The Department of Defence has initiated its new approach to procuring ICT services and equipment two months after announcing the changes to its sourcing strategy.
In a statement the Parliamentary Secretary for Defence Support, Dr Mike Kelly, called on the ICT industry to "assist in providing future Defence central ICT services and terrestrial communication services".
The statement says procurement for distributed communication services and network equipment maintenance services for terrestrial communications has begun through two separate request for tenders.
In November, Defence flagged its sourcing strategy as a major area of review in its Defence Information and Communications Technology Strategy 2009 report.
According to the report, while the vast majority of the Defence CIO’s ICT spend was external, a strategic management approach had to date not been taken with this spend.
“85 per cent of expenditure is spent on external providers yet sourcing is highly fragmented, and procurement is decentralised and uncoordinated,” the report reads. “Existing contracts focus on inputs rather than end-to-end accountabilities for business outcomes [and] sourcing acts as a bottleneck, hindering the delivery of business outcomes.”
To address the issue Defence said it planed to consolidate the number of vendors from which it sourced in an effort to have more strategic relationships.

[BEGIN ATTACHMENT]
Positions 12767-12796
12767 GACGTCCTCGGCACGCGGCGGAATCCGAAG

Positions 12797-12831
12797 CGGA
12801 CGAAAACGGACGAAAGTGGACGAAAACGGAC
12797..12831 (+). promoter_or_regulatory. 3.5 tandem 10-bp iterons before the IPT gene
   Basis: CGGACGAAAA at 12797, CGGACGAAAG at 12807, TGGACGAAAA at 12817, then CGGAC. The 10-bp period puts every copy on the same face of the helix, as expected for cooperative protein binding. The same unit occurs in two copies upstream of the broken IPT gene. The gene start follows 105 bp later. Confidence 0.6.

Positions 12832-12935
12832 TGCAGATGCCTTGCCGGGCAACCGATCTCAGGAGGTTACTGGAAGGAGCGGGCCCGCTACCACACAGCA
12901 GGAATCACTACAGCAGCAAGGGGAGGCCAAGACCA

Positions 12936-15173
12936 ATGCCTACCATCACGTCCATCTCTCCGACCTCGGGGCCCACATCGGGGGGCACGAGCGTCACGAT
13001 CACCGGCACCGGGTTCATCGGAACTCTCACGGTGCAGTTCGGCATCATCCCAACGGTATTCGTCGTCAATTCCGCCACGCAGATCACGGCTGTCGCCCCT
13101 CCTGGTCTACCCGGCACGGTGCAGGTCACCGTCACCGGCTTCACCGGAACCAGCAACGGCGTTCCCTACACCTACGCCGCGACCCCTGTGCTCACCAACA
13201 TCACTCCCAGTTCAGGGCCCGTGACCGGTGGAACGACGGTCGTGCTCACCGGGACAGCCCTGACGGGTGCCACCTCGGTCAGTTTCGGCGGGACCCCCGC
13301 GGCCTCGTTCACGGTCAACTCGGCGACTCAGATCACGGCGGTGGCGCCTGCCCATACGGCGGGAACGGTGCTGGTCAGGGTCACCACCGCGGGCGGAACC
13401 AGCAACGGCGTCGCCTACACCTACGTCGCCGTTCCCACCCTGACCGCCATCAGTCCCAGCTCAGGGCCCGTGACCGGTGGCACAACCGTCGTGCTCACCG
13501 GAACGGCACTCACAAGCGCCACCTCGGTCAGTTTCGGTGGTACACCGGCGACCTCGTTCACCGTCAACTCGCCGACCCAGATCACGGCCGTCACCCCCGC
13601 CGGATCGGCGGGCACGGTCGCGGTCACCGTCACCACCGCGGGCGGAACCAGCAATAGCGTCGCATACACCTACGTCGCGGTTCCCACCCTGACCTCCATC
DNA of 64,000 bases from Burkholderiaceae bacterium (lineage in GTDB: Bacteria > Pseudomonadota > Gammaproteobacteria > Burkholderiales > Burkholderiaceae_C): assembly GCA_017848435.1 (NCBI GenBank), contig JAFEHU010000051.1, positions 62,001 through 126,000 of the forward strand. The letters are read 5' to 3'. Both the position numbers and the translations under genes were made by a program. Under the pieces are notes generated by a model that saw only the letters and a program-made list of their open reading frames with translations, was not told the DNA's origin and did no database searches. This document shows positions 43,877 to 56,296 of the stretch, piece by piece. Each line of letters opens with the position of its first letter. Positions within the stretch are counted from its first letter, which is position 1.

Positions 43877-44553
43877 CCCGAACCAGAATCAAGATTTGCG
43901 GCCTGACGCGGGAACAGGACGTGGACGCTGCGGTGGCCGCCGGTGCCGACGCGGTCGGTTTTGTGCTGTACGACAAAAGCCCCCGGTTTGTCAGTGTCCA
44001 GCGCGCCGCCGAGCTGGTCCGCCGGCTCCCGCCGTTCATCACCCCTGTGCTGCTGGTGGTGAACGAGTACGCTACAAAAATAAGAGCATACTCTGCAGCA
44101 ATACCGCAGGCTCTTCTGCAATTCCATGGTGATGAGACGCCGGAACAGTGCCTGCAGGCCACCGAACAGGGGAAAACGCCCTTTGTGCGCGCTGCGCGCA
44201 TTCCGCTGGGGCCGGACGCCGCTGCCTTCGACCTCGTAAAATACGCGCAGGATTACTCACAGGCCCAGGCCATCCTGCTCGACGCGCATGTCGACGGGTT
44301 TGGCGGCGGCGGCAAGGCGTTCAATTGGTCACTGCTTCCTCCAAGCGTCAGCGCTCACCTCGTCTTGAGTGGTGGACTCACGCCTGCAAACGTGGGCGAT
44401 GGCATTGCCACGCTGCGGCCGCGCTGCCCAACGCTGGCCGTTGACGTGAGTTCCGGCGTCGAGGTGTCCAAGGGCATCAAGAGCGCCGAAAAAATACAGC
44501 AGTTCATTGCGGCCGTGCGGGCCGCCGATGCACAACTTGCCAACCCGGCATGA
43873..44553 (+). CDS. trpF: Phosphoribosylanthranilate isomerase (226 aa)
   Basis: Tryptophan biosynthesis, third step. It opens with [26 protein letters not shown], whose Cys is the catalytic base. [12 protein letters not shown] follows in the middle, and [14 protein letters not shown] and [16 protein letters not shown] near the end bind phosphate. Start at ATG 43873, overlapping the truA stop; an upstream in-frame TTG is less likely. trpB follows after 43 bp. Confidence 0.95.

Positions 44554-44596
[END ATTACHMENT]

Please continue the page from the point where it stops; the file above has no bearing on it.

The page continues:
Defence’s infrastructure sourcing strategy will revolve around five technology areas, or bundles: distributed computing, centralised processing, terrestrial communications, specialist communications and applications.
"Although Defence aims to consolidate certain ICT services, and therefore fewer suppliers will be selected, those chosen as key strategic partners will have increased responsibility and opportunity to contribute to Defence's business outcome," Kelly said in the statement.
Defence has set itself the goal of saving up to $1.9 billion over the next decade by spending $940 million to develop an improved Defence Information Environment (DIE) to support the armed forces and business reform objectives to 2030.
As part of its ICT strategy report Defence reconfirmed its commitment to building a new DIE by 2012 and claimed it would bring savings of $1.9 billion over 10 years with continuing savings of $250 million per annum.
Not long after announcing its intentions to modify its procurement approach, Defence released the details of an audit into its ICT spend.
In the report titled, 2008 Audit of the Defence Budget, the authors from McKinsey & Company, said deep reform is needed to provide "much greater transparency in the $22 million annual budget for Australia's Defence." Specifically on the use of ICT, the report says "Defence's ICT asset base is largely depreciated and in need of refresh. Hence, once a consolidated future state architecture has been defined, a significant portion of these savings will need to be reinvested in infrastructure replacement."
The auditors contended Defence must undergo a "comprehensive transformation of the ICT function".
"Where the scope of an ICT transformation is holistic, the opportunity for improvement is typically even greater – with the potential to improve technology efficiency as high as 40 per cent with a concurrent increase in quality (for example, a 25 per cent reduction in outages). Therefore, we suggest setting high aspirations for ICT efficiency savings, which can be used to offset the significant anticipated refresh costs."